Despite a month-to-month decrease, April Class 8 orders remain dramatically higher than the same time last year, according to reports from ACT Research and FTR.
FTR reports Class 8 orders for April were 34,600 units, continuing to exhibit strength above normal trends. It was the best April order activity since 2018. Orders were down 15 percent month over month but 30,500 units above April 2020. Class 8 orders now total 403,000 units for the previous 12 months.
Class 8 net orders in April were 33,500 units, down 16 percent from March, but a “whopping” 689 percent higher than April of last year’s COVID-stricken intake, ACT reports.
FTR says freight growth remains sturdy and fleets anticipate needing additional trucks to expand capacity throughout 2021. The supply of new trucks remains restrained due to supply chain delays, therefore carriers continue to order at healthy rates to secure new equipment by year’s end.
“Fleets see the need for more trucks extending out the entire year. Orders remain elevated as carriers evaluate their needs in Q4. This indicates they expect freight conditions to continue along at healthy levels right into 2022,” says Don Ake, FTR vice president of commercial vehicles.
“The supply chain is stressed right now, limiting the number of new trucks that can be produced. With orders continuing at this pace, it is possible the supply chain will not be able to catch up with the fantastic truck demand for months,” Ake says.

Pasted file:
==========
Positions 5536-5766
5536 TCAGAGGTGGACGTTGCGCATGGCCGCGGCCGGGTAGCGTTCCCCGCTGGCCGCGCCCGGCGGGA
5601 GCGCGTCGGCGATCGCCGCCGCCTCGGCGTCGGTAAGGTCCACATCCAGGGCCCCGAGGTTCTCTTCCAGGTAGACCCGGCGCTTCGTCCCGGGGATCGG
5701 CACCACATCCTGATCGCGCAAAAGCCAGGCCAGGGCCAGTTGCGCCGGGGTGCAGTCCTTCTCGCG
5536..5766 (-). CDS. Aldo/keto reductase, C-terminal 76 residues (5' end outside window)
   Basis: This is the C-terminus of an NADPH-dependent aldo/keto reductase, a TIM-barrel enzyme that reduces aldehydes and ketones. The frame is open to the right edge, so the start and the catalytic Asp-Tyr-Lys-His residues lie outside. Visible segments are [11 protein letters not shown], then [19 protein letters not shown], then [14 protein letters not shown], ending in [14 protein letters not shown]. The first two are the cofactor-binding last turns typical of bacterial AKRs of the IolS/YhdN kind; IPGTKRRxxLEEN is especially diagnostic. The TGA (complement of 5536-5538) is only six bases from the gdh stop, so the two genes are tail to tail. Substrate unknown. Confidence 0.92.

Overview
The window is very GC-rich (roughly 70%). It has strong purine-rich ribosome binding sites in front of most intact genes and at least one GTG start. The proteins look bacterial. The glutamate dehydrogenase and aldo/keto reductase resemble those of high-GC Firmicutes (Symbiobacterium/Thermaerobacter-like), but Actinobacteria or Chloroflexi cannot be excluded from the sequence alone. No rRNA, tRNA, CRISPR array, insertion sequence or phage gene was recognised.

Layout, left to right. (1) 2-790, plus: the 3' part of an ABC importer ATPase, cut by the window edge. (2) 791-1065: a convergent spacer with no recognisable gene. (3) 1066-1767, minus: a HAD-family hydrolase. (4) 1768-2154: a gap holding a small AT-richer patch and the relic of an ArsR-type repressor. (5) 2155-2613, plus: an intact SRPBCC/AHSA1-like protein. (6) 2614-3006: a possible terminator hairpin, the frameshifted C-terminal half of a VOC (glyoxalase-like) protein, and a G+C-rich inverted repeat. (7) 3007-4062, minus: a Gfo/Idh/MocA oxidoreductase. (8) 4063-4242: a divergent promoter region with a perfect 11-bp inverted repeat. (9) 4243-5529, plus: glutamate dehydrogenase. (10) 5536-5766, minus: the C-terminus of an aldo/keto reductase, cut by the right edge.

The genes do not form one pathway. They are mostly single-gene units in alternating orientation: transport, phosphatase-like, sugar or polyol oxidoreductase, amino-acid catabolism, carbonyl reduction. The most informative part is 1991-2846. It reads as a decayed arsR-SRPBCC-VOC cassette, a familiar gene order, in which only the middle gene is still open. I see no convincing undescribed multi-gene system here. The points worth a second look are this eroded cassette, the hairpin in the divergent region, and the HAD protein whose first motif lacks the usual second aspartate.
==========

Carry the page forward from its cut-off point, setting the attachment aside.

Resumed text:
“Last year, the industry was faced with all the negative challenges of the pandemic. We came through that surprisingly well under the circumstances. This year we have a whole new set of challenges. It’s almost as if conditions are too good. But the people in the commercial vehicle industry are working extremely hard to catch up with the tremendous demand,” he says.
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For the past several months, ACT has been counting down the remaining open Class 8 build slots in 2021. For that exercise, ACT uses three numbers: year-to-date Class 8 build, the Class 8 backlog analysis from ACT’s State of the Industry report and a materials-shortage-constrained 2021 forecast.
“We start with that preamble to highlight that it is not a surprise that Class 8 orders fell to their lowest level since September and that the decline was strictly driven by the supply of open build slots in 2021, rather than a change in new equipment demand,” says ACT President and Senior Analyst Kenny Vieth.
Regarding the heavy-duty market, Vieth says, “While orders moderated in April, the three- and six-month net order SAARs highlight the strength of demand, at 472,000 and 488,000, respectively. Like Class 8, April’s Classes 5-7 net orders moderated, even as activity remained at high levels.”
Classes 5-7 demand, with orders at 27,300 units, slipped 15 percent from March. Demand in this segment also enjoyed an easy year-ago comparison, besting April 2020 by 269 percent.